With the Call of Duty: Modern Warfare II Open Beta in our rearview mirror, #TeamRICOCHET has been examining data and trends focused on cheating and hacking attempts to ensure readiness for day one of Modern Warfare II when RICOCHET Anti-Cheat will be fully deployed.
Throughout the beta, a limited level of RICOCHET Anti-Cheat protections were active, but the full scope of our security infrastructure – such as various detection systems and in-game mitigations – won’t go live until Modern Warfare II officially launches on 28 October.
Before we dive into our security recap of the Modern Warfare II Open Beta, we would like to outline our goals for the upcoming launch:
RICOCHET Anti-Cheat: Year 2
For the first time, RICOCHET Anti-Cheat and its PC kernel-level driver will launch day-and-date with a new title in the Call of Duty universe. The upcoming launch combines a year of learnings and updates with new features and mitigations to protect our games.
Beginning at launch with Modern Warfare II and soon followed by the launch of Call of Duty: Warzone 2.0 on 16 November, RICOCHET Anti-Cheat will operate on a new, unified security platform. This new system provides #TeamRICOCHET more protection such as: better detection capabilities, additional access to develop and deploy new mitigation techniques, and expanded freedom to update our security more frequently than ever before.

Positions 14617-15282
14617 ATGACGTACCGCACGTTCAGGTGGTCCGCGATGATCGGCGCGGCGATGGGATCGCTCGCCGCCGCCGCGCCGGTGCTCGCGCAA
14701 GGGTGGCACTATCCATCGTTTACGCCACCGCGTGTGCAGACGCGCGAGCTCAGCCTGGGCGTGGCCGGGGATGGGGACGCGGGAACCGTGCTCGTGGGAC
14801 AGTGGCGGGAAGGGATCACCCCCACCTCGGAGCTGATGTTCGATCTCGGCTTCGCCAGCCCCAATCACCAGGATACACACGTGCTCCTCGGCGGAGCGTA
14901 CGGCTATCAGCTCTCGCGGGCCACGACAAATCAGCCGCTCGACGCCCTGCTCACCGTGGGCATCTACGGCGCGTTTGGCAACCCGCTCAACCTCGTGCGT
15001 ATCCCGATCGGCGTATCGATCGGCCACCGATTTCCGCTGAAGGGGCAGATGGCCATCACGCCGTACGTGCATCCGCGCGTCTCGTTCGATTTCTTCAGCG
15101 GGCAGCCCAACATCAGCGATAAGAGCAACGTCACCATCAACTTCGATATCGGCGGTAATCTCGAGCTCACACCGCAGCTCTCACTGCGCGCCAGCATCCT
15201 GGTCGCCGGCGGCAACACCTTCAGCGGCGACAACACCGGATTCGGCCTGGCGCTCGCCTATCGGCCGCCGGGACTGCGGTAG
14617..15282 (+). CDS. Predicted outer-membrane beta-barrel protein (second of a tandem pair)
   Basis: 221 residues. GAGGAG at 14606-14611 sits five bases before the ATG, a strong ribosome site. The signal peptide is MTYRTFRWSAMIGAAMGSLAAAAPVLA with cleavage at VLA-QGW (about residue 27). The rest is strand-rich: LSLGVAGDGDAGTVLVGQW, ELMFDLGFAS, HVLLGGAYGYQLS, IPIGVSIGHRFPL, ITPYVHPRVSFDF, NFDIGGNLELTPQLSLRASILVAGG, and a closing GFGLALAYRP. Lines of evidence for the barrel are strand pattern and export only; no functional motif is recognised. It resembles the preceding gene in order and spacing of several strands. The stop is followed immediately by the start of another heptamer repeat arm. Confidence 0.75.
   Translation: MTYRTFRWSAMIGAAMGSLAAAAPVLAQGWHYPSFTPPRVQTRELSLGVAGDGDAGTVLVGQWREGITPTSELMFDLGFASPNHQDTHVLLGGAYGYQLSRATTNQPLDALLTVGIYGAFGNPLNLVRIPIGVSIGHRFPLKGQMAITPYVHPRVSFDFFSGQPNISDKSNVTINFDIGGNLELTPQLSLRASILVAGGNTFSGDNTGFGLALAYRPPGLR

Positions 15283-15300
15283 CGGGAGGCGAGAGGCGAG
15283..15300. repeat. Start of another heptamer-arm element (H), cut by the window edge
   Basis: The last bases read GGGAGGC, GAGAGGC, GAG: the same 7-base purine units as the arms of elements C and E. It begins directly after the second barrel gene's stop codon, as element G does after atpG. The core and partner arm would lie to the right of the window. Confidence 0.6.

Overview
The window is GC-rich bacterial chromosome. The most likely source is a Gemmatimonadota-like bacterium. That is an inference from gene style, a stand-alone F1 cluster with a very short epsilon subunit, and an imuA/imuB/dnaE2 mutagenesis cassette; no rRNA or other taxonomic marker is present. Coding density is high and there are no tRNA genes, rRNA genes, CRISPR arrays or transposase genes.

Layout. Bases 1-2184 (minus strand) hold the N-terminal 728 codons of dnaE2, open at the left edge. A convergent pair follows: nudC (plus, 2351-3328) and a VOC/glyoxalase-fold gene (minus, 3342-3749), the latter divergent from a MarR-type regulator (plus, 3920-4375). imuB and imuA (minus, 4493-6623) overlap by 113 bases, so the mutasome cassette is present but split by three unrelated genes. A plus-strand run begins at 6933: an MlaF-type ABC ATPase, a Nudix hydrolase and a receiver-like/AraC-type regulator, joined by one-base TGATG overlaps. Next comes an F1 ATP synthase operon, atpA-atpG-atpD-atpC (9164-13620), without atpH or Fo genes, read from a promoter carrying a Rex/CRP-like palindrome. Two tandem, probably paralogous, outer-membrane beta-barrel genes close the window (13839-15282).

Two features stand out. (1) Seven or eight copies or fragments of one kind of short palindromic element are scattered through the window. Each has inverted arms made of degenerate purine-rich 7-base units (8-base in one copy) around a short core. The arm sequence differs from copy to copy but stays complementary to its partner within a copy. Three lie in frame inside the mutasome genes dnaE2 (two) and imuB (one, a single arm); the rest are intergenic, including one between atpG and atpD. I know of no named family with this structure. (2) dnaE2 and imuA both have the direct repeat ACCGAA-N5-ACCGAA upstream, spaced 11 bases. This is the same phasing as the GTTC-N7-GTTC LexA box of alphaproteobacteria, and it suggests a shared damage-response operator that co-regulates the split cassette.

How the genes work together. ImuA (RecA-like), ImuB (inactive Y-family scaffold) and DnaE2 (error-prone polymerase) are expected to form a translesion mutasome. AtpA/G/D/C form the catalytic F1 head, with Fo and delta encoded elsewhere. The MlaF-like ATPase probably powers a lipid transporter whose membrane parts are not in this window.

RICOCHET Anti-Cheat and its PC kernel-level driver will be present in both Call of Duty: Modern Warfare II and Call of Duty: Warzone 2.0 across the globe for users on launch day.
While they were not enabled for the beta, all existing mitigation systems will be active at launch for both Modern Warfare II and Warzone 2.0, including Cloaking, Disarm, Damage Shield, and more. Cheaters can also expect a whole new host of in-game enforcement, too. Learn more about our in-game mitigations from the Progress Report Q&A blog.
Server vs Client
#TeamRICOCHET in collaboration with studio partners across Infinity Ward, Raven Software, Demonware, Sledgehammer Games, Treyarch, and more are transforming how the game client and server communicates, migrating certain processes to be powered on the server-side in addition to the client. What this means is #TeamRICOCHET can retain authority over more gameplay systems, providing even more protection for the game.